The G7 nations produce 15.9 million tons of e-waste each year, with the US, Japan, Germany and the UK the four worst offenders. The UK is also responsible for producing the second largest amount of e-waste per capita in the world.

USA - 6.9m tonnes per year
Japan - 2.9m tonnes per year
Germany - 1.6m tonnes per year
UK - 1.3m tonnes per year

How much do people know about e-waste?

Prior to Mount Recyclemore’s unveiling, we conducted some research into the UK’s e-waste knowledge. This research suggested that Brits own £16.5 billion worth of technology they no longer use, with the average household owning 11 unused devices. Despite this...

...don’t know what e-waste is
...didn’t believe or were unsure whether it damaged the environment
...weren’t aware it impacted climate change
...were surprised by the amount of e-waste the UK produces every year.

With help from Mount Recyclemore, the findings have since improved. Post campaign research commissioned in October 2021 showed that almost three-in-ten (28%) Brits knew what e-waste is, compared to one-in-five (21%) back in May 2021. 

Six in ten (61%) Brits also thought e-waste contributed to climate change compared to just over half (55%) in May. And we’re proud to say, Mount Recyclemore could be recalled by 20% of UK adults.

And it doesn’t stop there, during June 2021, the campaign raised £30,000 for the global waste management charity, WasteAid, to help fund WasteAid’s sustainable e-waste management education programmes in lower-income countries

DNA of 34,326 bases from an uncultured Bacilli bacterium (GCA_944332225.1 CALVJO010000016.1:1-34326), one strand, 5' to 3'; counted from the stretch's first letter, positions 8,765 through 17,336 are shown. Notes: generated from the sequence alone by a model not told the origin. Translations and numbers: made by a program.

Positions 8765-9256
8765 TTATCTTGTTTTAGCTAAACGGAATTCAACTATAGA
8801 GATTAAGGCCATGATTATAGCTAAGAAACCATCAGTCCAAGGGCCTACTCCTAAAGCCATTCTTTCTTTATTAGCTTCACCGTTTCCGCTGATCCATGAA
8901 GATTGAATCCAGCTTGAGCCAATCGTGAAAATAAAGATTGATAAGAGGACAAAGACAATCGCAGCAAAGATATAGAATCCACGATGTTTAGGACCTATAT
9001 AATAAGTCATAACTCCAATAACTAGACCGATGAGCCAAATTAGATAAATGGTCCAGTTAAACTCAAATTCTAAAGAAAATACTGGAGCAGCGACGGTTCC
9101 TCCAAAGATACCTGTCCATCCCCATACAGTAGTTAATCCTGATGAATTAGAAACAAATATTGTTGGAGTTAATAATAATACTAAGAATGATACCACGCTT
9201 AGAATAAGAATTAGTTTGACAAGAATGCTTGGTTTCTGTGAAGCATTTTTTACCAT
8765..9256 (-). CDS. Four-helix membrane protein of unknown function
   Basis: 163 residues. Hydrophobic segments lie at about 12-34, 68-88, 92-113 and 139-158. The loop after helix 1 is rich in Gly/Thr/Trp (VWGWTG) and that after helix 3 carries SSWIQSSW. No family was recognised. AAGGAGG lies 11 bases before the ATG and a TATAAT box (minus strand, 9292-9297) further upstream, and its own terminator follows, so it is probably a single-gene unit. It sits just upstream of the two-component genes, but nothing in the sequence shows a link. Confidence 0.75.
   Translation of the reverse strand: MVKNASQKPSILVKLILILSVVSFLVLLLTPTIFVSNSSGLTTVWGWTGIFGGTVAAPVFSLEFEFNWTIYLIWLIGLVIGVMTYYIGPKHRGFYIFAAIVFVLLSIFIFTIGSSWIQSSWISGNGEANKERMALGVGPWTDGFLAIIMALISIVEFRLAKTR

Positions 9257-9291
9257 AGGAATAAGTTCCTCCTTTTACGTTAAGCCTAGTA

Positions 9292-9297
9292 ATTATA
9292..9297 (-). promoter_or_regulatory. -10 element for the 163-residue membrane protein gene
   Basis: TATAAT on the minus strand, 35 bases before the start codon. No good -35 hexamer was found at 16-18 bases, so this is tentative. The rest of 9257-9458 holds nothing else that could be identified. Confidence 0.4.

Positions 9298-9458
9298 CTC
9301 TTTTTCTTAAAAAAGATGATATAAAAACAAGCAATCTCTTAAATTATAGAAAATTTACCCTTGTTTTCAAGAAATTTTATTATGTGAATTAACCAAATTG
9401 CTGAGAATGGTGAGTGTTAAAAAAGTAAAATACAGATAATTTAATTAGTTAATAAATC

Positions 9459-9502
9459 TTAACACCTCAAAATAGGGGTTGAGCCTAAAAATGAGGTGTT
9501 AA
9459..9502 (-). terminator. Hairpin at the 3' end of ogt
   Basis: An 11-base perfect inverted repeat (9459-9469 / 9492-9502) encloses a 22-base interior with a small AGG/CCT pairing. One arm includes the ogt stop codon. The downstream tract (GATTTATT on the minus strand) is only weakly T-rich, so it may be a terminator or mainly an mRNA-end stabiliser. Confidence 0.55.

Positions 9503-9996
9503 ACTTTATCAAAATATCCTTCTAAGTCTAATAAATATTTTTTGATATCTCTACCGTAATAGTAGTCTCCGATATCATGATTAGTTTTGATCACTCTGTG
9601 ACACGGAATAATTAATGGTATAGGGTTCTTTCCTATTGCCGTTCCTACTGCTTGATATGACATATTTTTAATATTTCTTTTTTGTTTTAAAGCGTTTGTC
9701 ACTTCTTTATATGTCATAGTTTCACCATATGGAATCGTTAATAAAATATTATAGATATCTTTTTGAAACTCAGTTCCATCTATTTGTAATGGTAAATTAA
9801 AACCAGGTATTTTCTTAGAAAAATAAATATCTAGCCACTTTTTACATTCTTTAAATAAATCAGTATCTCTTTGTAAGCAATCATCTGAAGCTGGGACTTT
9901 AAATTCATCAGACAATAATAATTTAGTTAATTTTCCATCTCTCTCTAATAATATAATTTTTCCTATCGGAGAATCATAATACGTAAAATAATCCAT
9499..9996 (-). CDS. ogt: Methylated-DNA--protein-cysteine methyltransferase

What can we do about e-waste?

At musicMagpie, we’re firm believers in a circular economy where products are resold, recycled, refurbished and reused. 95% of products we buy from our customers are refurbished and we use the parts from the remaining 5% to refurbish other items.

We can all do our bit to reduce e-waste by reselling and recycling phones and other tech products we no longer use, as well as considering buying refurbished technology instead. You can do this with musicMagpie!

The Recycle Your Electricals campaign is also calling on households to stop throwing away and hoarding their unwanted small old electricals and instead start reusing, selling, donating or recycling them.

For more information on how to recycle electricals and your nearest recycling point, please visit where you can find details of over 3,000 recycling points across the UK.

So if you have old tech at home, why not recycle it with us? We also sell refurbished phones and tech, which are an environmentally-friendly alternative to buying new.

About the Eden Project

The Eden Project is an educational charity. Its mission is to create a movement that builds relationships between people and the natural world to demonstrate the power of working together for the benefit of all living things. Eden’s home in Cornwall is a striking contemporary space for the 21st century combining botanical garden, cultural venue, park and visitor destination.

The project opened on March 17, 2001, the brainchild of Co-founder Sir Tim Smit. The team transformed a disused clay mine into a paradise. Two massive Biomes, one containing the largest rainforest in captivity and the other landscapes and crops from the world’s Mediterranean regions, act as a backdrop to stunning Outdoor Gardens.  Since opening the destination has attracted more than 22 million visitors and generated more than £2.2 billion for the regional economy.